What that means is if a club such as Seattle wants to land Kemp, it’s going to cost them and it’s going to cost them dearly. Whether it includes the likes of Taijuan Walker, Brad Miller or others, landing Kemp is going to hurt the Mariners’ talent pool, which mitigates some of the value Kemp would bring in the first place.

As I wrote here, the Mariners do not have pitching depth from which to trade, and while that may have changed a little bit with the addition of J.A. Happ, the left-hander is a free agent after 2015 which does nothing for the Mariners after this next season. Walker is under club control for six years.

Trading Miller, or Chris Taylor, doesn’t make a lot of sense, either. The club has one shortstop and their names are Miller and Taylor. I’ll say it again: The Mariners have one shortstop and their names are Miller and Taylor. Neither has established himself and the everyday answer and they complement each other well. Miller also could serve as the backup to Kyle Seager at third base, Robinson Cano at second and if he gets ample time over the offseason and in spring training, the former second-round pick could see time in the outfield to tally additional earned plate appearances.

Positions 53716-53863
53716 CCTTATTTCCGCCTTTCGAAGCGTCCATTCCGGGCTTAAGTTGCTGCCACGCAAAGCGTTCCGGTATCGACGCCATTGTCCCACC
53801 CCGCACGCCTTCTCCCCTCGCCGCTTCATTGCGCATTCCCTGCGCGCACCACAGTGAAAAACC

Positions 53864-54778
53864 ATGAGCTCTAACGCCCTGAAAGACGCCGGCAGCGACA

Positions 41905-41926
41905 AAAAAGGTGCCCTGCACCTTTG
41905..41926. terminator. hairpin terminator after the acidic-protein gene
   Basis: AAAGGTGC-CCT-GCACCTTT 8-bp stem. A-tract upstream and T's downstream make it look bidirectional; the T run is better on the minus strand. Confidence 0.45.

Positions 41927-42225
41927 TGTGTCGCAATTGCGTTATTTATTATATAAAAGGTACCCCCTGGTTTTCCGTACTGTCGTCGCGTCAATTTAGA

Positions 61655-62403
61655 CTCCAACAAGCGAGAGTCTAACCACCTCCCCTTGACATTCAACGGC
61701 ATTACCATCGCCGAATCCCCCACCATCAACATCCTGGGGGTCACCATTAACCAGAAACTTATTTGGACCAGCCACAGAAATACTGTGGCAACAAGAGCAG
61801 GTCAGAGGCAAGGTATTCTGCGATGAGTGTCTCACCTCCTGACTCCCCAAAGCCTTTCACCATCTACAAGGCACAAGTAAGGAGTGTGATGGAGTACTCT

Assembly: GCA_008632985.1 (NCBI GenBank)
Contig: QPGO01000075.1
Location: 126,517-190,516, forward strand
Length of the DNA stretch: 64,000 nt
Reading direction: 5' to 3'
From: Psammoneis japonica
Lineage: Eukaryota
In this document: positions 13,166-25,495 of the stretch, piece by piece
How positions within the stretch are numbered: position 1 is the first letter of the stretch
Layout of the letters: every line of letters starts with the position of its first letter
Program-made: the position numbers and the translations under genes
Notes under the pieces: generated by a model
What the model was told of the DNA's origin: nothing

If the Mariners make a deal for another shortstop and a mid-rotation or better starting pitcher, that changes things with Walker and one of the two shortstops, maybe both. Until then, Kemp simply is too costly, and that fact doesn’t change even if the Dodgers can be enticed into making Kemp cheaper than Cabrera in annual average salary.